Music You Don't Know You Like Yet
2008-03-17“I figured it out on my third listen. Well, I should have already known, as Andrew Currier already told me in a previous interview that he is trying to create “a new body of standards” with his solo debut, Life After 339. When he initially said this, I though to myself: good, another young musician in the Bay Area trying to make a difference. But after repeated listens to his record, the true significance of this “body of standards” idea came to light. Like great tunes of yesteryear, such as “Take the A Train,” or “So What,” or “Goodbye Pork-pie Hat,” Currier’s compositions are catchy and memorable. That’s it; that’s the basic formula for all great music, be it Bach or Chuck Berry. And Life After 339 has got this going on in a major way. With much thanks to the aforementioned infectiousness, this entirely original album is relevant and vibrant, rather than retro and vacuous. Once more, performance and production-wise, the level of Life After 339’s artistic execution is highly professional and pristine. This fundamental aspect perpetuates the music’s twenty-first century validity without compromising its earthy, head-bobbing, and succulent flavor. With learned, tasteful abandon, composer, conceptualizer, and producer Currier also serves as the album’s aural axis – specifically, as standup bassist and pianist. And although the album is tinged with bebop and tropical grooves, its instrumental line-up somewhat recalls that of jazz’s “cool” period, with drumkit, tenor sax, and muted trumpets flowing throughout, as well as vibraphones and strings. However, in the songs with strings, these classical sounds seem to inform each respective piece rather than sprinkle them.” - Dave Kostiuk (CD Baby)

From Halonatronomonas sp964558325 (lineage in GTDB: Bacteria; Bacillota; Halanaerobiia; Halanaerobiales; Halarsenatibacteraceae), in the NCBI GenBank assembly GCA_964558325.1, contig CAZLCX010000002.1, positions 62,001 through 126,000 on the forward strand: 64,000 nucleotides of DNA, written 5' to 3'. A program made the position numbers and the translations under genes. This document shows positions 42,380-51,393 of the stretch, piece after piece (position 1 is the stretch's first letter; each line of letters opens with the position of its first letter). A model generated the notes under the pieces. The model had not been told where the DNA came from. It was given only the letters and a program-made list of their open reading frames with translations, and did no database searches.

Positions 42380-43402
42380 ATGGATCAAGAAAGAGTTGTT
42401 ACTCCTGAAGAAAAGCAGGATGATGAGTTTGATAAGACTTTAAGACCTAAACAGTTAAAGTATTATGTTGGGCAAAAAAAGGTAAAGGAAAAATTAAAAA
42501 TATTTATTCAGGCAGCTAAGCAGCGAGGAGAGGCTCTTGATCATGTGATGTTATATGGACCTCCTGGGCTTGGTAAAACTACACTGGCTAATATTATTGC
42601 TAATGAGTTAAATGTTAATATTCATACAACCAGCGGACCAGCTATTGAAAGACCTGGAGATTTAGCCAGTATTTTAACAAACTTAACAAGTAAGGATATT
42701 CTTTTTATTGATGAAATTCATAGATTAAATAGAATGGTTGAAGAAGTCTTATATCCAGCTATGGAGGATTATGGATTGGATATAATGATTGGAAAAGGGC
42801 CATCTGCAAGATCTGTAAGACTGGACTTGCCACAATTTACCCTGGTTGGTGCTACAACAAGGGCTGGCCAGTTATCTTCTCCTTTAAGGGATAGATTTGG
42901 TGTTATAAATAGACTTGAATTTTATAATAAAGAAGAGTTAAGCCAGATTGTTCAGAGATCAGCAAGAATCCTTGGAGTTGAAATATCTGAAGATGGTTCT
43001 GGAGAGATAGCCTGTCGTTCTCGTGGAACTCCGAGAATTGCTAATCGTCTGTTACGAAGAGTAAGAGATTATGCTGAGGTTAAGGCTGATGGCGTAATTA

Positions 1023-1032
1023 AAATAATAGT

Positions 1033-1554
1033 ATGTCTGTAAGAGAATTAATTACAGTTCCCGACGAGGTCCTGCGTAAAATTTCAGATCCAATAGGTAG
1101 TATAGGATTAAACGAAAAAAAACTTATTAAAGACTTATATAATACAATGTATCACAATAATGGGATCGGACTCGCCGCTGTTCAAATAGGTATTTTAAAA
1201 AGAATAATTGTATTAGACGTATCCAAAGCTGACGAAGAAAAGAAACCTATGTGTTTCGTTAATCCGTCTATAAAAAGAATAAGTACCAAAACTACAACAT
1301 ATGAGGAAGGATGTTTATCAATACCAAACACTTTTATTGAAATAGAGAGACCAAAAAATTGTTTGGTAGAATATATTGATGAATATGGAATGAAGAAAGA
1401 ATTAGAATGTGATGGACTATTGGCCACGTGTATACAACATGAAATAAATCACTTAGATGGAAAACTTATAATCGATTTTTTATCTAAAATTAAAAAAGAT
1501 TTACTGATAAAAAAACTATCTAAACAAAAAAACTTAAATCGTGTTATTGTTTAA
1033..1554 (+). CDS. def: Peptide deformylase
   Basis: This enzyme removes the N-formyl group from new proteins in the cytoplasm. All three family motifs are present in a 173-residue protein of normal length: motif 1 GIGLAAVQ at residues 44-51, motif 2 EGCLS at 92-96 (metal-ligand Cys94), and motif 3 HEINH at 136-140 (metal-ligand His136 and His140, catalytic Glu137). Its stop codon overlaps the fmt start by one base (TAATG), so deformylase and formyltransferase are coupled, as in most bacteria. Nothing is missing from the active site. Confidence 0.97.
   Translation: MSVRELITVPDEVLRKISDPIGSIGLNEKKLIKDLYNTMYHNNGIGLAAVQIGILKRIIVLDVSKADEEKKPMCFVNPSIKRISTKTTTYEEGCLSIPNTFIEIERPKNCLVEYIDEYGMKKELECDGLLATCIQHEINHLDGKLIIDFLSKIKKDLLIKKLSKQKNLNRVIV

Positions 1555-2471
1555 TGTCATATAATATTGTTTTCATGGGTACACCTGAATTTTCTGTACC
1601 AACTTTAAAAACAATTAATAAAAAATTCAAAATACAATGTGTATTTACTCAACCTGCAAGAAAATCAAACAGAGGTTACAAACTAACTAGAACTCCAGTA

The Sad Machinery of Spring
I Can't Be New
ROGER DAVIDSON TRIO
Ten to Twelve.
Hymn to Freedom: A Tribute to Oscar Peterson
Mike Longo And The New York State Of The Art Jazz Ensemble
Live From New York
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